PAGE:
Onto the run, only 10.9miles (due to the first run after the swim) and it was again a constant up and down. Apparently 60% trails but it felt more like 80%. With the shorten course, the legendary ‘pit’ was missing (this is a mile long descent on the road, only to turn around and come back up, at about mile 10), however there were enough other hills and bumps to take affect. It was a pretty cool run course though winding in and out of the terrain on trails. Can’t say I particularly enjoyed the steep climb up out the valley at about mile 6. It was again all sandy trail and just went on and on and most people were walking. I think actually it could have been quicker to walk up. The back end of the course then weaved through the camp sites which was great. The spectators were awesome, everyone had super soakers spraying us, even the volunteers at the aid stations were great at throwing the cups of water all over you as you ran through, to try to cool off. It was very much a festival and party atmosphere and a huge motivation to keep moving. They’d even often give you updates on your position and how far to the person in front. Having had a less then sparkling bike, my run wasn’t too much better, but I did managed to pass 3 girls on the run, so snuck into 9th place. The last girl I passed was about 1.5miles from the end on a steady climb before again, descending the steep mile hill to the finish. This was a nice little quad buster to finish on but at least at the bottom of this hill you were straight into the finish chute. I made sure I enjoyed the finish chute as much as I could, soaking it all in, and trying to take in the atmosphere. My first Wildflower complete. Whilst it wasn’t a sparkling day for me, it was a relief to have a race under my belt. I would have loved to have been higher and closer to the top girls, however for this race the aim was just to have fun and I did (albeit only starting at mile 30 on the bike, and possible went missing between mile 5-7 on the run, but it soon returned)
The last athlete crossed the line at 730pm. I wish I’d known as I would have loved to have been at the finish to welcome them home. I was able to watch from the cabin though and it was awesome to hear so much noise still being made down the finish chute. What an incredible day.
Sadly I didn’t get to experience the ‘naked’ mile. Tradition or folk law tells, that at one point on the run, a load of, I think college students line the course, naked (or jump out of the bushes and run with you). Officially I don’t think this ever happens, and sounds like if it did happen it’s only reserved for the leader, so next year I’ll have to race faster.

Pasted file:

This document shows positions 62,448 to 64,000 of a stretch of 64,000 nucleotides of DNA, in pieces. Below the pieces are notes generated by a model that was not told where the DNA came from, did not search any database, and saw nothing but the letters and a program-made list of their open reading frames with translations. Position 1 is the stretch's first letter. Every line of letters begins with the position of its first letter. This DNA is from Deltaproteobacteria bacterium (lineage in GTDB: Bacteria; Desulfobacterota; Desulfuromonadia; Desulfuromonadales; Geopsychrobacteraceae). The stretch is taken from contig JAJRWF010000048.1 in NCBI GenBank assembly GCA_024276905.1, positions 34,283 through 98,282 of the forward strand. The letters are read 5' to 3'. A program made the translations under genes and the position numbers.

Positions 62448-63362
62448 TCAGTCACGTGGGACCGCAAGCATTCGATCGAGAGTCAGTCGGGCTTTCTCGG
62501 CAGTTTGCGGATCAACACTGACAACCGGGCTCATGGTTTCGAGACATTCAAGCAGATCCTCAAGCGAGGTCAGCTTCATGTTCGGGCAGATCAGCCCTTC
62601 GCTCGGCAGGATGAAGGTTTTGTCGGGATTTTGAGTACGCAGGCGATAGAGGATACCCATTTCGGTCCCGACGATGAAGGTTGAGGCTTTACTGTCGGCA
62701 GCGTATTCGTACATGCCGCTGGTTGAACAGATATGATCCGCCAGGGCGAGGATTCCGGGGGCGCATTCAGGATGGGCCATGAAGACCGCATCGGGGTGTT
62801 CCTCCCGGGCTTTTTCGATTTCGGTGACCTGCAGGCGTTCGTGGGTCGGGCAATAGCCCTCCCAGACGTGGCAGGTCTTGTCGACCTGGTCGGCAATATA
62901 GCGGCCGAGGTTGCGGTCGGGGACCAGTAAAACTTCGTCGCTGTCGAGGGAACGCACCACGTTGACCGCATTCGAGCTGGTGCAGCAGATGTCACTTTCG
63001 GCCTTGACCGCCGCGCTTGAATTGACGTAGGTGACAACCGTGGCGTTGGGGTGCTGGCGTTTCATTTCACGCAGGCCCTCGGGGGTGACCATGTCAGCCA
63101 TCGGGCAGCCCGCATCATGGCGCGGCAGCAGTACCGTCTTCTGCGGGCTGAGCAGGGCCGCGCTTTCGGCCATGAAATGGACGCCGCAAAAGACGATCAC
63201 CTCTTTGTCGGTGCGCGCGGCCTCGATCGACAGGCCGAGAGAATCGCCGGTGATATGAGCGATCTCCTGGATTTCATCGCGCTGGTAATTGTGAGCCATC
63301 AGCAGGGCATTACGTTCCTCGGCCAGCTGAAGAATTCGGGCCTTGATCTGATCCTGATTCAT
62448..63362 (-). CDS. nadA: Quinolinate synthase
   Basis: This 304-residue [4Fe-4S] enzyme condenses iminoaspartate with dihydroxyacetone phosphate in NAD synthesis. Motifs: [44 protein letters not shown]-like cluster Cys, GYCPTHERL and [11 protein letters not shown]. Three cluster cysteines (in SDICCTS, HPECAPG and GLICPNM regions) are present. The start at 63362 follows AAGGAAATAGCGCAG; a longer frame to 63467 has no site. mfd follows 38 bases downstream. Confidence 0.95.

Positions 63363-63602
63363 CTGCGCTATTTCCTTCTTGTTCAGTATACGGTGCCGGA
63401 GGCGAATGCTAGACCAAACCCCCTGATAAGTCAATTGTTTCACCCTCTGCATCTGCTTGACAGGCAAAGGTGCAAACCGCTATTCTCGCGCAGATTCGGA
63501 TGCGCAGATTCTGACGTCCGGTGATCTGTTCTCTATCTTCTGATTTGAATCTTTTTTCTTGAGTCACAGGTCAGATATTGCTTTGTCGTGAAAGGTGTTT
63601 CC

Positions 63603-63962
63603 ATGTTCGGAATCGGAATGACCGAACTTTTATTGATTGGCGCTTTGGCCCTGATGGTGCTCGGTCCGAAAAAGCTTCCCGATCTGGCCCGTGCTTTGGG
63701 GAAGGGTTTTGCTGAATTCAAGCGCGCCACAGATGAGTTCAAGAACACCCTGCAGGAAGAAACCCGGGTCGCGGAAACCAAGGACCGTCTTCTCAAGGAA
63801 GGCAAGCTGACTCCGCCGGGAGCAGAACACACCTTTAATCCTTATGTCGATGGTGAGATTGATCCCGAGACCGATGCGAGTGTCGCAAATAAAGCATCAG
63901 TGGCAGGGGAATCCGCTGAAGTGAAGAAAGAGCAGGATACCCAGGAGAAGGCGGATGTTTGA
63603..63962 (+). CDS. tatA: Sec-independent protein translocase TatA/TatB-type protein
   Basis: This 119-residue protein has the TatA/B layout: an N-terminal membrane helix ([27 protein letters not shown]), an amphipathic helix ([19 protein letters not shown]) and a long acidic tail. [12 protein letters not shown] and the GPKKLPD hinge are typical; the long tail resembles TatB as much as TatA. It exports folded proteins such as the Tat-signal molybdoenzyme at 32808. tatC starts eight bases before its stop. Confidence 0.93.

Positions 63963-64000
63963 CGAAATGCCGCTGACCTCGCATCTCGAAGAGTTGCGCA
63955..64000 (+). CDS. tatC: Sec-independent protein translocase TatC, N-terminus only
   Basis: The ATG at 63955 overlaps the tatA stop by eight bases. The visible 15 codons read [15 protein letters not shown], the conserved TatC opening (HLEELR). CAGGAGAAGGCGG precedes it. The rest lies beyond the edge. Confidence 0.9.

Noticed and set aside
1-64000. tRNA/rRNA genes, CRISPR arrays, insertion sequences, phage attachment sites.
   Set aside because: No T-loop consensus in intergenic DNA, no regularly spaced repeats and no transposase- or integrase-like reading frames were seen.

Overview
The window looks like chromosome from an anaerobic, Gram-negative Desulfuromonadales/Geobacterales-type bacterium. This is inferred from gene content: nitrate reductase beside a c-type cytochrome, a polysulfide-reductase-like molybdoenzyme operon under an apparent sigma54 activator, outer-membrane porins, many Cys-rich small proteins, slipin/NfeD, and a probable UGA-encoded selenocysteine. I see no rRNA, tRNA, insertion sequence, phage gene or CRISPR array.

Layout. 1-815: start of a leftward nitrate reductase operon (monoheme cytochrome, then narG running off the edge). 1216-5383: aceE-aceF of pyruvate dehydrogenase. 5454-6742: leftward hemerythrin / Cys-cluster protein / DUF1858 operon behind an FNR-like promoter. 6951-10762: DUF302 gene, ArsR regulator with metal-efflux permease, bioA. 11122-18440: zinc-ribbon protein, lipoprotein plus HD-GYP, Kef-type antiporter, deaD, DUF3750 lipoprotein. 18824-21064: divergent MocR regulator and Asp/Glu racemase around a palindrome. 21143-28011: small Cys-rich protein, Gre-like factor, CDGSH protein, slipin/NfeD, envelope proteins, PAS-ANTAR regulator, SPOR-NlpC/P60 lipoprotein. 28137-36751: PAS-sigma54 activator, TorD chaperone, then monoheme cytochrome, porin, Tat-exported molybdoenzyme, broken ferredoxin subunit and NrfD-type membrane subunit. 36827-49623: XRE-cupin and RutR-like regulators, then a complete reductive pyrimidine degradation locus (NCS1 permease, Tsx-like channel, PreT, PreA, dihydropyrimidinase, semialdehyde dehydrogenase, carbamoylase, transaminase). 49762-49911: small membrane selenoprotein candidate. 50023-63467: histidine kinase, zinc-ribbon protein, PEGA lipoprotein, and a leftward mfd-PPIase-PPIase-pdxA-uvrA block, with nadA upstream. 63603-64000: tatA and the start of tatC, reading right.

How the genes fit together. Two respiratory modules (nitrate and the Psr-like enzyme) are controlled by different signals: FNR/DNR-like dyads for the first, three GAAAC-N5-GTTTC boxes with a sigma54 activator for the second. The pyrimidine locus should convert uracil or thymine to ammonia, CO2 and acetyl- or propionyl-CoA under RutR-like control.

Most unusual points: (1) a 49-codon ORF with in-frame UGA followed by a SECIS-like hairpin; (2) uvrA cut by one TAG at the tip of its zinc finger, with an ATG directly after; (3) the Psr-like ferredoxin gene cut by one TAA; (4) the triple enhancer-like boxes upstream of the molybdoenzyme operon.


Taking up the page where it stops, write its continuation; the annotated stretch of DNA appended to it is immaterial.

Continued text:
Finishing in the top 10, meant I got to stand on the stage at the awards, as Tri California recognize the top 10 male and females. (Thank you Tri Cal.) I think the best moment, and possible the best moment of the weekend, was getting a congratulatory hug from the three-peat winner Heather Jackson, as she collected her winners medal, and the fact that she knew/remembered my name. Ok so they had just announced it, but still I was impressed, and yes I’m still a massive tri groupie!
Unfortunately due to not being able to face going up another hill, I probably didn’t experience the ‘real’ Wildflower experience of all the camp parties on the Saturday night, so I’ll save that for next year. I did however get introduced to S’mores which I have to say pretty much topped of a good day.
For those interested in Wildflower for next year, they also had a mountain bike race on the Saturday, and ran an Olympic distance on the Sunday, so there’s lots of options for people, as well as obviously the long course and just coming to experience the ‘Woodstock’ triathlon experience.
I’m now back in San Fran, and with a race done, I’m fired up to get stuck into training and whatever Matt Dixon throws at me. The first couple of weeks have been awesome. I’m incredibly lucky to be staying with a fab couple (Jordan and Rich Blanco) from the squad in their gorgeous house, in an awesome location right by the Presidio Park and the Marina, and only minutes on the bike to the Golden Gate Bridge. I know I’m being very spoilt. Everyone in the Purplepatch squad has been so friendly and have welcomed me into the team and to San Fran. Thank you to everyone for this support. It’s very much appreciated.
Onwards and upwards.